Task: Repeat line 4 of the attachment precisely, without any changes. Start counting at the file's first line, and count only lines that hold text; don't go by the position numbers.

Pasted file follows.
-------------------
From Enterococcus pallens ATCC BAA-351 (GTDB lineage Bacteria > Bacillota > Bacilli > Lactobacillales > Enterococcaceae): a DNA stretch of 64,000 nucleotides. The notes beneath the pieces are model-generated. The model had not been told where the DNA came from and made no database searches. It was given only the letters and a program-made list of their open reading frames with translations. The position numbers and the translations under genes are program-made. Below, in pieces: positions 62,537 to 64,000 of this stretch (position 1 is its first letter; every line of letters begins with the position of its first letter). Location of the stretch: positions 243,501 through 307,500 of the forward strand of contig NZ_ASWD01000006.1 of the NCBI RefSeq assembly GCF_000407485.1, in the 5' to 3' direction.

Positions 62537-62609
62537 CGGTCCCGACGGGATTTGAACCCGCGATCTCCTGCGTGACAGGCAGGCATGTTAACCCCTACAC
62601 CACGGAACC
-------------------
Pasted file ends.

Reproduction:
62601 CACGGAACC